The tire thing is one thing that irks me the worst about riding my MTB on the road. I don't mind the rest of it too much, but I also hate road riding.
 

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I ride 10 miles total to the trail and a lockout isn't needed. Just sit and pedal. If I stand and mash on the climbs I'll get a little bob on the road, but nothing I cannot live without for a 30-40 minute ride to the trail. Don't overthink it if this is all the road riding you plan on doing.
Agreed. I honestly don't think the OP has to overthink the road piece, and may not even have to consider it.

If you got a hardtail, you could get a second set of road wheels and a rigid fork. I have two friends that have done this and it wasn't for financial reasons. It works really well. You're not as aerodynamic as a road bike, but you could easily go out for road rides, group rides, and a century.
I'm a bit surprised by this. I did the same over a decade ago, but it was on the 26" platform. I found that the combination of different gearing, smaller wheels, and ride position ultimately put me at a big disadvantage against dedicated road bikes. Probably a bit better on a 29er, but I applaud anyone who can do a whole century.

I was gonna put about 10 miles as kind of an upper limit on road riding of MTB. And 15mph is kind of a pedaled upper speed limit. But that's a weight and tire and maybe even gear thing more than a suspension thing.

...

The tire thing is one thing that irks me the worst about riding my MTB on the road. ...
Funny you mention 15mph. To mix it up, I do a 1 hour fully road course on my 29er. I target to maintain 25 km/h, which is about what you say. That is maintaining a really good pace, and includes some severe climbs. I'd agree beyond that is an unrealistic speed, and it is mostly due to the tires.
 

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You have a healthy budget there.

many companies make FS bikes with suspension lock out so it locks the suspension allowing it to basically be a road bike.
Lower your expectations there. A locked out FS bike is still a mountain bike and will feel like a drag on long stretches of pavement compared to a road bike.

I gather that 29" tires in the 2.25-2.4" range and and 27.5x2.8 inch "B plus" platforms are the most common these days. Not a lot of regular 27.5" platforms, although more common for FS bikes.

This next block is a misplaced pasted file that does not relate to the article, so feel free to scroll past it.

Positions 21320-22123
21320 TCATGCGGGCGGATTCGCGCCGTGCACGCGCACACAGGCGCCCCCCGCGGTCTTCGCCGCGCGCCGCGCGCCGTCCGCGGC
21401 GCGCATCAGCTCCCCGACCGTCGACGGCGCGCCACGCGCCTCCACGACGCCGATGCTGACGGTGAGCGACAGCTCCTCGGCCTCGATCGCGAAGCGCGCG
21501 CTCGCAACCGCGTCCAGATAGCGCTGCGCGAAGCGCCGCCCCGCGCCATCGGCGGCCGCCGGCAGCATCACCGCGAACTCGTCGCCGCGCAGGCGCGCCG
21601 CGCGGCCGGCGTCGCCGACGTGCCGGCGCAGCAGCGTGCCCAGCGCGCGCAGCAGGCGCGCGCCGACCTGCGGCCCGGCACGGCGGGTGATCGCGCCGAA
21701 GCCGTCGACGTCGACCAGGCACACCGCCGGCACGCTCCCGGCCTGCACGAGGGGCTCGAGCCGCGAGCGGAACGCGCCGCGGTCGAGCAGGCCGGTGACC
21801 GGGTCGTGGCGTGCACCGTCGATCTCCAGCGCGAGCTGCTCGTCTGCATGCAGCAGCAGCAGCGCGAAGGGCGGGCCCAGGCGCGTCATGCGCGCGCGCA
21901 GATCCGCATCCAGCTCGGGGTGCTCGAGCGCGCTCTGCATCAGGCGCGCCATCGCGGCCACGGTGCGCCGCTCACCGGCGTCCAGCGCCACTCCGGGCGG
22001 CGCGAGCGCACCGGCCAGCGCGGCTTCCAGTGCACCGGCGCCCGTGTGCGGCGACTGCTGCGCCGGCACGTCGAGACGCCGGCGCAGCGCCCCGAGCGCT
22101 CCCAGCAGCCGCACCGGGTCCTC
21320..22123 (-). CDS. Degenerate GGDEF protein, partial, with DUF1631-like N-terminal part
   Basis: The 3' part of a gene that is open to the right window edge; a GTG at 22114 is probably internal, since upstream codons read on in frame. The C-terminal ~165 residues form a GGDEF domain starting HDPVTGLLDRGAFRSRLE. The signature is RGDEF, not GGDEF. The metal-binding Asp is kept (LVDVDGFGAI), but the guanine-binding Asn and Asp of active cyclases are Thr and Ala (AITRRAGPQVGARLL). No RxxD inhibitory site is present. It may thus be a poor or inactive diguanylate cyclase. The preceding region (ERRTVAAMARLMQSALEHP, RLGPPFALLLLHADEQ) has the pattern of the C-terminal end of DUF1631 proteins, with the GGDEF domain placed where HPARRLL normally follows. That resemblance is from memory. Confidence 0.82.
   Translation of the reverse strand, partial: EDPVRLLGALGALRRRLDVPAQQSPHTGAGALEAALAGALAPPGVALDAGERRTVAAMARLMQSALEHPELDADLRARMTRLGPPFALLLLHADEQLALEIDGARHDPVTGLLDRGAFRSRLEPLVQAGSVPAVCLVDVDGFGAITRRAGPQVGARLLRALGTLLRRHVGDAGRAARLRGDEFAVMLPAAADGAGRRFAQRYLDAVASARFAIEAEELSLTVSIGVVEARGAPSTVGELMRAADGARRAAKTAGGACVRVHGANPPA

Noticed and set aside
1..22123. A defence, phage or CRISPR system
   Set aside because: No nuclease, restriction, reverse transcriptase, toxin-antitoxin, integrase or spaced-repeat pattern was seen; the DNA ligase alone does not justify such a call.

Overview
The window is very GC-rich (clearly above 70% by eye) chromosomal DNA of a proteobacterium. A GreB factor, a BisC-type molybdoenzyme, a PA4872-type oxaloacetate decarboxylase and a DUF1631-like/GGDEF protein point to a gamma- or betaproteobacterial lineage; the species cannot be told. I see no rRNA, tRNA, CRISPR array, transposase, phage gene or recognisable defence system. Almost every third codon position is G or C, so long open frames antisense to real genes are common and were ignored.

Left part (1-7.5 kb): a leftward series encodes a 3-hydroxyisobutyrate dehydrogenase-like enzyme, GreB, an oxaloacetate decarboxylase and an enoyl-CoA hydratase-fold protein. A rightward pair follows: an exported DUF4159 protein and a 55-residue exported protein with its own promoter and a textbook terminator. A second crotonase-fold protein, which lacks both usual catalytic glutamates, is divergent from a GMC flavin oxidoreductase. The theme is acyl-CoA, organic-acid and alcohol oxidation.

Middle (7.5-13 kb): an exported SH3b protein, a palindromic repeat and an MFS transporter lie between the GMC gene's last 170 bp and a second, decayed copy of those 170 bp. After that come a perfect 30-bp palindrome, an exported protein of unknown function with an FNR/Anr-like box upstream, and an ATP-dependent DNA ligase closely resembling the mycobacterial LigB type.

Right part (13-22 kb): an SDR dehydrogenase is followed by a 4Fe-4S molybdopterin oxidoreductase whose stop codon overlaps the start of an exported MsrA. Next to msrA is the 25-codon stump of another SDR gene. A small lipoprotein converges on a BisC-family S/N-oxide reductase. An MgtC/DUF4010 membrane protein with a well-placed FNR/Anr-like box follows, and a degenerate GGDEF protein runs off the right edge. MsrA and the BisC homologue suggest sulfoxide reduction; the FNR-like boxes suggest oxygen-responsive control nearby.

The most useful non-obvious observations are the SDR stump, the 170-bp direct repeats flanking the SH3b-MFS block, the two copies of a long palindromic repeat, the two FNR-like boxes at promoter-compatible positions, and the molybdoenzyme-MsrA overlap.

For sizing, the only way to know is to visit some bike shops and demos and throw a leg over some bikes!
 

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Agreed. I honestly don't think the OP has to overthink the road piece, and may not even have to consider it.

I'm a bit surprised by this. I did the same over a decade ago, but it was on the 26" platform. I found that the combination of different gearing, smaller wheels, and ride position ultimately put me at a big disadvantage against dedicated road bikes. Probably a bit better on a 29er, but I applaud anyone who can do a whole century.

Funny you mention 15mph. To mix it up, I do a 1 hour fully road course on my 29er. I target to maintain 25 km/h, which is about what you say. That is maintaining a really good pace, and includes some severe climbs. I'd agree beyond that is an unrealistic speed, and it is mostly due to the tires.
I have two friends that have done this. They are veru fit but a century is no big deal on their converted 29ers. One guy whos extremely fit has every kom here on his bike.

Youre definitely at a disadvantage, but both of these fuys go out and average 21 mph on these setups

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Averaging 21 mph on a road bike is pretty f-fast. 21 average on a mtb is ridiculously fast. Those guys should quit their day jobs asap.
One just competed in worlds last weekend and he does these rides solo. The other friend is doing these in a group.

The slower of the two got 3rd overall at a local race on his ss. After the first lap at a race yesterday, he came out of the woods 2nd overall after the first lap on the SS. They're crazy fast

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One just competed in worlds last weekend and he does these rides solo. The other friend is doing these in a group.

The slower of the two got 3rd overall at a local race on his ss.

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These are well above average people. Good for them that they are kick ass athletes , but I am not sure what your point is.